New Work Styles that Actually Work

New Work Styles that Actually Work

posted in: Business Insights, Wellness | 0

Going to work usually means a commute to the office and sitting at a desk from 9 to 5 every weekday — but now more than ever, you have choices when it comes to where and when you work.

Smart companies are helping their employees create a healthier work/life blend with these four increasingly available options:

1. Flexible Work Arrangements

A position with flexibility built in can help you blend your work life with your personal life and other pursuits, whether that’s caring for your kids or playing with your band. Flexible work schedules might include working partly from home, working part-time or compressing your work week into four 10-hour days with three-day weekends.

It sounds nice, right? It’s also pretty common. Consider that 80% of the companies recently surveyed by WorldatWork, a nonprofit human resources association, report that they offer some sort of flexible work arrangements to their employees.

2. Remote Working

Working in an office isn’t necessarily a requirement anymore. The number of people working remotely in the U.S. has increased by 103% since 2005, with now more than 3.7 million Americans working from home, at least part time.

Amanda Powers Harris works for KCD PR, a San Diego-based PR firm, from her home in South Carolina. She communicates with her team by phone or via Skype, and spends a week each quarter in the California office. “I’m very internally motivated, so for me it’s worked out great,” she says. “I think I’ve become more productive since I started working from home.”

3. Coworking Spaces

If you do work remotely, freelance or run a small business, coworking spaces can offer you an opportunity to join a larger, and oftentimes, like-minded community. Companies like WeWork have launched spaces in big cities across the U.S. where you can rent desks and office space.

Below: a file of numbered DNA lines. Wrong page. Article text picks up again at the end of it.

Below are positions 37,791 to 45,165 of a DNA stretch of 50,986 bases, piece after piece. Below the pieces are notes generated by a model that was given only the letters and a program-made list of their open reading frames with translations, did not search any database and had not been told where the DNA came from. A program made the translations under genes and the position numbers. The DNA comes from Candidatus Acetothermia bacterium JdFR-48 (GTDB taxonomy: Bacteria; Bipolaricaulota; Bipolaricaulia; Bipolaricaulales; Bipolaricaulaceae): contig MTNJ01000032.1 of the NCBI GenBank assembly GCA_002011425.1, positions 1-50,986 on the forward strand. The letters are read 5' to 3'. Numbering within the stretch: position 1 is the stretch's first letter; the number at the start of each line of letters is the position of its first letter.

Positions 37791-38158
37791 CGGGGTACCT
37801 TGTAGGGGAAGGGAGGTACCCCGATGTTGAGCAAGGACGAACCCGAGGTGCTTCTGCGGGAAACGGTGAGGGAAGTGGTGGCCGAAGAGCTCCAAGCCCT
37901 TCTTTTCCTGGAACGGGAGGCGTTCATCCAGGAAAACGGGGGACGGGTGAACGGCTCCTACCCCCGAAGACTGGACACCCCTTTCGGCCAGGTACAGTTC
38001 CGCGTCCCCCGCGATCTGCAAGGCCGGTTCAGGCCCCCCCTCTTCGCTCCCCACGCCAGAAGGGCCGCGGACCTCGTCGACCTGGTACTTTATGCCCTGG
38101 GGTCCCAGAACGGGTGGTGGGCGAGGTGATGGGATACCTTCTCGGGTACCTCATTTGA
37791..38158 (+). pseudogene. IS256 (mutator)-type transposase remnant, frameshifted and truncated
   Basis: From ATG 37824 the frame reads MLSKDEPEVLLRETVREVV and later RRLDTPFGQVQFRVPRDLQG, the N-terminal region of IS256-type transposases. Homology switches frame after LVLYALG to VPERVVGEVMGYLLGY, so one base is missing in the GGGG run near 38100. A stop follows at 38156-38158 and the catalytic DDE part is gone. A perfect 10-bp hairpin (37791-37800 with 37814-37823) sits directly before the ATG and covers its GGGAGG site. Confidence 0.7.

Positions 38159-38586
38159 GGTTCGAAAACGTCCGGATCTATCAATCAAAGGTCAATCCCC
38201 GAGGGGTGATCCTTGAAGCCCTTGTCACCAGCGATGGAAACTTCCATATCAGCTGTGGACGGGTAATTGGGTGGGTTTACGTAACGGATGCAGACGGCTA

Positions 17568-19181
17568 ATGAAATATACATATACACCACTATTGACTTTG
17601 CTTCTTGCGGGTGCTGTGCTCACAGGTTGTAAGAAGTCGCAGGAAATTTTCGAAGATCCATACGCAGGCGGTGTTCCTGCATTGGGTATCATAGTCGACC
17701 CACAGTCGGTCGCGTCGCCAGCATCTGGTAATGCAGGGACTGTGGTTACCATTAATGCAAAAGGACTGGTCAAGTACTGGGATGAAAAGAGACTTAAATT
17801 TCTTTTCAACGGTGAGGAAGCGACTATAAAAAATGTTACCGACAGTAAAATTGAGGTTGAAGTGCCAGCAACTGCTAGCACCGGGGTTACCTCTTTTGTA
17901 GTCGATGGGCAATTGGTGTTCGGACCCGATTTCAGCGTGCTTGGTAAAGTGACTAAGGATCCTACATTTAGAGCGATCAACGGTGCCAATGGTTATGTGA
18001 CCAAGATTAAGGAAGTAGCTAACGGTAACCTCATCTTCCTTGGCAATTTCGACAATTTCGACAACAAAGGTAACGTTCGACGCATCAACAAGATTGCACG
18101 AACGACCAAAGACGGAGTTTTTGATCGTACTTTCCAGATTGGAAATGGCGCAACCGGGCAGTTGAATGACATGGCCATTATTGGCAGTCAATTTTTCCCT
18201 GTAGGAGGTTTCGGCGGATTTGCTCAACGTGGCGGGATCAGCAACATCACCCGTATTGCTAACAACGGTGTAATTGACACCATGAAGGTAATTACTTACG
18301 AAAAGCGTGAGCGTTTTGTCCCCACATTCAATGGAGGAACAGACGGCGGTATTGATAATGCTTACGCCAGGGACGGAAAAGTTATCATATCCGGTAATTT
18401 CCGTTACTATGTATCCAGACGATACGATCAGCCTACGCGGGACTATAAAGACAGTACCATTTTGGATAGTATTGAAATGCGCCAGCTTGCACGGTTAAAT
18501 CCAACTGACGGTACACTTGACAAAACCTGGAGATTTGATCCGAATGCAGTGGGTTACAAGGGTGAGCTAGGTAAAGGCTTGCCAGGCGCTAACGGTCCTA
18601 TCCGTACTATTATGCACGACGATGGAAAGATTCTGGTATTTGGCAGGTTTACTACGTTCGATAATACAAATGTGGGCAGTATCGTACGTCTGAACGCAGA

Coworking is even taking off in smaller towns. Zilaida Salgueiro, founder of Locals Compass, a website that connects travelers with experienced locals who provide personalized itineraries, moved to Bend, Oregon in 2016 from the Bay Area. She immediately rented a desk at a local coworking space. “I know myself well enough to know that I’m more productive when I get out of the house,” she explains. “It’s also great to have a community of people to bounce ideas off, even if we don’t work at the same place.”

4. Innovative Office Design

Some companies are updating how their offices are designed to improve how people work. These “flexible” office spaces may combine open floor plans to encourage communication and spontaneous interaction along with private nooks for quiet work time.

Employers are realizing that office design can help influence company culture — and business success. Harvard Business Review profiled a pharmaceutical company who noticed that the more their sales reps spoke with their coworkers from other departments, the more they sold. So the company put in several large coffee areas and a cafeteria to facilitate interaction — and witnessed sales rise 20% as a result.

Interested in pursuing a new way to work? Before you start a new job search or break out on your own, find out if any of these options are available in your current role by speaking with your manager or HR representative.


At MetLife, we’re for the workforce. Find more insights on company culture and other workplace trends here.